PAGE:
Armed Forces Day is a chance to show support for the men and women who make up the Armed Forces community: from currently serving troops to Service families, veterans and cadets.
Armed Forces Day takes place on the last Saturday each June and is celebrated throughout the UK in a series of events and social media campaigns.
This Armed Forces Day, WeAreTheCity take highlight some of the inspiring women in defence and showcase the latest news, showing how far the Armed Forces have come in terms of gender equality
The military is starting to realise that “inclusivity means so much more”, Royal Navy Lieutenant Commander Samantha Truelove MBE has told WeAreTheCity. She spoke to WeAreTheCity recently about challenges she has overcome as a female during her time in the Navy.
The RAF is on its way to embracing diversity and promoting gender equality and Sarah Maskell MBE is helping to drive that change. In 2012, Maskell took up her current role as the lead for Diversity and Inclusion Policy for the Royal Air Force and has strived to improve the lived experience of personnel.
Our Rising Stars in Defence
Now in their third year, the Rising Star Awards recognise the achievements of women who are below Senior Management or Director level and therefore represent the female talent pipeline and the next generation of future leaders.
Each year, WeAreTheCity highlight and profile a number of women within the Armed Forces, in the Rising Stars in Defence category.
Speaking of Royal Navy’s decision to sponsor this year’s Defence category, Captain Ellie Ablett RN, Commanding Officer, HMS Raleigh said, “The Royal Navy is proud to sponsor WATC Awards 2017.”
“The nature of our business is inherently diverse and inclusive –demanding inclusive teamwork and leadership to do our jobs on the sea, under the sea, in the air and on the land.”
“We value every member of our team and promote the principles of diversity and inclusivity in all we do.”
“These awards offer us a wonderful opportunity to recognise all those who are making a real difference in our sector and across sectors.”
Last year, Squadron Leader, Sherry McBain, a RAF Nursing Officer and team leader on the Critical Care Air Support Team (CCAST), told us how winning a Rising Star Award had helped her.
She said, “Since the awards, my fellow Defence category winners and I have been celebrated across Defence Media platforms.
Life continues to be busy, In my day job, I continue to be the Lead Staff Officer responsible for the preparation, mobilisation and recovery of all Unit personnel sent on exercises, Operations or Defence Tasks. I am also responsible for the preparation, facilitation and delivery of all military mandatory training and the physical development of approx. 400 Unit Personnel.
In my role as Deputy Chair of the RAF Lesbian, Gay, Bisexual and Transgender Network I co-organised a Defence LGBT Pride in Defence Conference which focused on Leadership, Culture and Outreach and was held at Ministry of Defence Main Building, Whitehall . The aim of the conference was to look at how Defence embraces the LGBT community, recognises the value of LGBT personnel, and how this continues to require strong leadership from both inside and outside the LGBT community in order to remain an employer of choice. We had 140 Attendee’s from all ranks and grades. Our VIP guest included the Permanent Secretary, the Minister of State for the Armed Forces, Chief of Defence People alongside Ruth Hunt (CEO Stonewall) and Senior leaders from all Services. The conference evaluated exceptionally well and the Chief Of Defence People has agreed to sponsor this event going forward.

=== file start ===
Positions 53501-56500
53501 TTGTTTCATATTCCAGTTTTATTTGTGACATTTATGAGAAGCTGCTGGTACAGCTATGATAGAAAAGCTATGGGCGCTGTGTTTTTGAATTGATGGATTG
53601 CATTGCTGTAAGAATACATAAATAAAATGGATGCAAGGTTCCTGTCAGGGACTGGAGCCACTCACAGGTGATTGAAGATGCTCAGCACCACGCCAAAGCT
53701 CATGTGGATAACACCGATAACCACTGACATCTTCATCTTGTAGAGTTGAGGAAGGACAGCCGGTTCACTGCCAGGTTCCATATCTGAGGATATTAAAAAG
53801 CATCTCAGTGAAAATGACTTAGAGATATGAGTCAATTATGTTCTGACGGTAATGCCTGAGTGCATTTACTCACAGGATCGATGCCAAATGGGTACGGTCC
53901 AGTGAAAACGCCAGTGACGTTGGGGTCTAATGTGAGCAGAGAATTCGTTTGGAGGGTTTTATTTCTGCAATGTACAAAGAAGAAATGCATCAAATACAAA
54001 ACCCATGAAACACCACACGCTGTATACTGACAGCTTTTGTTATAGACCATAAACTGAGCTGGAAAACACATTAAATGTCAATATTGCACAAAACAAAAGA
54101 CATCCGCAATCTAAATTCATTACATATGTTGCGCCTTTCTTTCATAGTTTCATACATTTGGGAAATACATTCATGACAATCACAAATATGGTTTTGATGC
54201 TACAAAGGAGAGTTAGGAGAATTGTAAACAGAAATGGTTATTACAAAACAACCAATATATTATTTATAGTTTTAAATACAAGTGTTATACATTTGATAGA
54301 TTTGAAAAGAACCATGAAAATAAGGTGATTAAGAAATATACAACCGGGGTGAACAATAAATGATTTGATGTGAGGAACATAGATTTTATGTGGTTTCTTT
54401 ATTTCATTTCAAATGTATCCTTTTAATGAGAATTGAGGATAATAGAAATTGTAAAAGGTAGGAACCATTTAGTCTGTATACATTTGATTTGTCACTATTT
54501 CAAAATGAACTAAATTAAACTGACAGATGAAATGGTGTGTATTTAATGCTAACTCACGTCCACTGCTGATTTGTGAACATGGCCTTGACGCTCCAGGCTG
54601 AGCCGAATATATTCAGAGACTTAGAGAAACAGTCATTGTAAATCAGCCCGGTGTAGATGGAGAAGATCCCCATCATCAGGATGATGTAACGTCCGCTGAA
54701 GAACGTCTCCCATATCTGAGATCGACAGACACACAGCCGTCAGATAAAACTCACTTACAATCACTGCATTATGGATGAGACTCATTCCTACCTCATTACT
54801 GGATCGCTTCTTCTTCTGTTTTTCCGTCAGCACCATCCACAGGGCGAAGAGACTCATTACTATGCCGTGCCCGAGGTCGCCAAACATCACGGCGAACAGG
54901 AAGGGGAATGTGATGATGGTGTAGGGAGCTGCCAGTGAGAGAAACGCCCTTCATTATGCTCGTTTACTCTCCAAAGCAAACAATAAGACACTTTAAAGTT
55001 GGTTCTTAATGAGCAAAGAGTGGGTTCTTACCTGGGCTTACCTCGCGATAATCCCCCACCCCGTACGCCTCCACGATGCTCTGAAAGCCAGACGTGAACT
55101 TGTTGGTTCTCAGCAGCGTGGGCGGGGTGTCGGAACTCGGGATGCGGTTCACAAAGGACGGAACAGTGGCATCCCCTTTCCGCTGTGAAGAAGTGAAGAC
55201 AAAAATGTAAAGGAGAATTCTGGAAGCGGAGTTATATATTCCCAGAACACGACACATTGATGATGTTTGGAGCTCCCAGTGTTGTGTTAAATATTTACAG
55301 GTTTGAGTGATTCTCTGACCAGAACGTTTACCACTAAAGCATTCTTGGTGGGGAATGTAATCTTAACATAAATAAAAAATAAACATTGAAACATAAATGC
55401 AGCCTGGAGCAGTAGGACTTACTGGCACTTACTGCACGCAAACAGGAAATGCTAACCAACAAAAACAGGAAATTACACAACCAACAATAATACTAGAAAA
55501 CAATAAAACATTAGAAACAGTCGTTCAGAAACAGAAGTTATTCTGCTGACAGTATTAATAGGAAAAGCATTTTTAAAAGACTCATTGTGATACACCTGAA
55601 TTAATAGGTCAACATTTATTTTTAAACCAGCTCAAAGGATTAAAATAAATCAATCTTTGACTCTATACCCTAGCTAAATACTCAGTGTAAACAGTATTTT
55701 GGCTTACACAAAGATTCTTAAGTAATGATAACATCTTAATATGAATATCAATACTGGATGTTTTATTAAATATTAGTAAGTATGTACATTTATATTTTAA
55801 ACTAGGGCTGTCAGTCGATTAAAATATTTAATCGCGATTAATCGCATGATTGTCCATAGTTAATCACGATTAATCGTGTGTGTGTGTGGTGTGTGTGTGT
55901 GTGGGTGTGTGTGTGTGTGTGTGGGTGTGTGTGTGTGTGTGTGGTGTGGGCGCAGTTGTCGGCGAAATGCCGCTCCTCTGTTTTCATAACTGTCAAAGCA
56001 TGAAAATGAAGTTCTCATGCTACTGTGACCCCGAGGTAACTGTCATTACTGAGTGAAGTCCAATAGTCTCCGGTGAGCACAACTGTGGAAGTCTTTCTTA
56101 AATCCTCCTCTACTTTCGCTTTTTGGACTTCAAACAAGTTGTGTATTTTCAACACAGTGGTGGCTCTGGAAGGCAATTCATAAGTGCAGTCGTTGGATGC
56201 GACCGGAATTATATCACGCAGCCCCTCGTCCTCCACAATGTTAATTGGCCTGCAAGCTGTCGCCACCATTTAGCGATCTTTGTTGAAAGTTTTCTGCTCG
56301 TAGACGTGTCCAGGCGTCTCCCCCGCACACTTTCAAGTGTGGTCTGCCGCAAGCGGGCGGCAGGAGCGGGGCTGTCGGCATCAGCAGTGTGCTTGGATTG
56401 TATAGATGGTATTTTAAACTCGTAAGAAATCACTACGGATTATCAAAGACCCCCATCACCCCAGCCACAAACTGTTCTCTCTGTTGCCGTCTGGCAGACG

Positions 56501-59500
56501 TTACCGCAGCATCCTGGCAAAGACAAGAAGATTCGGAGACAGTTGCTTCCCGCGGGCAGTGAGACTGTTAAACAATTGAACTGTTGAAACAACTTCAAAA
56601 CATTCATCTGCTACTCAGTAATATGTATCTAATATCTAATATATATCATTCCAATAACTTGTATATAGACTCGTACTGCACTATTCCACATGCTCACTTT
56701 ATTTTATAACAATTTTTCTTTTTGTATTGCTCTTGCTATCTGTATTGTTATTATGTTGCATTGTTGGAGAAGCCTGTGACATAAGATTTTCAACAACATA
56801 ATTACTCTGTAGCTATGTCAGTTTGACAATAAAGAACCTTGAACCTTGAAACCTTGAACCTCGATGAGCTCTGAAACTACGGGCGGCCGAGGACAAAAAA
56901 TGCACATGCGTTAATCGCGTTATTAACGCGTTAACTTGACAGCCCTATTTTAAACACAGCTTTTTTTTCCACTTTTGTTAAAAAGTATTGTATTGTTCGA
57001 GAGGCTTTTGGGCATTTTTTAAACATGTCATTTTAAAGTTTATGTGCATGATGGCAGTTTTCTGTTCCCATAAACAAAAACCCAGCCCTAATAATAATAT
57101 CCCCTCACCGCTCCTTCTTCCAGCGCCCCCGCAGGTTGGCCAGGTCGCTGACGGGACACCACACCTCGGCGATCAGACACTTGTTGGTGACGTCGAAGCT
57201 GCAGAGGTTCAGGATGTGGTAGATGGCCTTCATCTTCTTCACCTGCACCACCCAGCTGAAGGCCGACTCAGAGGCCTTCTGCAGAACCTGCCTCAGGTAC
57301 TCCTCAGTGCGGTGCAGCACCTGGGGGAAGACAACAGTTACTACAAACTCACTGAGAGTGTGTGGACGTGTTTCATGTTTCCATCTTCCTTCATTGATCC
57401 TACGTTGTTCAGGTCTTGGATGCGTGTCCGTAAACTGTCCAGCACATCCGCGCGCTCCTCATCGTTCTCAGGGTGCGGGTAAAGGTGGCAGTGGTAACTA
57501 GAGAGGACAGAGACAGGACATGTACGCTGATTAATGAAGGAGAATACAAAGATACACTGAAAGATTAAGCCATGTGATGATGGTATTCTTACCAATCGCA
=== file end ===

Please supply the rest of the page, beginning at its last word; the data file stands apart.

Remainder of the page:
Since the awards I was invited and participated in the ‘Authenticity in Leadership’ panel at the GE Aviation UK Diversity Conference. I also had the honor of leading the RAF marching contingent at this years’ London Pride in front of 80,000 spectators – one of my proudest career moments to date.
I was also very surprised to be notified recently that I have been selected to attend the Women of the Year Lunch on 17 October and I am humbled to be regarded as a ‘Woman of Achievement’ amongst 400 extraordinary women, one of whom I am delighted to announce, is my wife Mandy.”
The Armed Forces is to introduce flexible working, in a bid to keep talented service men and women. The changes will deliver a career, which is as flexible as possible by allowing service personnel to work part time for short periods, as long as the operational effectiveness of the military is maintained.
The largest number of female Afghan officers at the Afghan National Army Officer Academy (ANAOA) have graduated. This year’s class at the academy in Kabul has the largest number of female graduates to date, with 23 officer cadets graduating.
A transgender soldier is set to become Britain’s first female soldier to serve on the frontline. Chloe Allen, 24, who joined the army in 2012 as Ben Allen, has made the decision to transition from male to female after being caught wearing women’s clothes.
A Lancashire soldier has become the first female Beefeater in ten years – and only the second in history. Amanda Clark, 42, previously served with the Royal Logistics Corps and completed tours in Germany, Bosnia, the Falkland Islands and Iraq.
Ban on women in combat roles expected to be lifted at NATO summitDavid Cameron is expected to remove the ban on women serving in ground combat roles in the British military, at a Nato summit this weekend. The move will mean that women will be able to serve in infantry and armour units. Last month service chiefs unanimously recommended the move after a detailed report was conducted.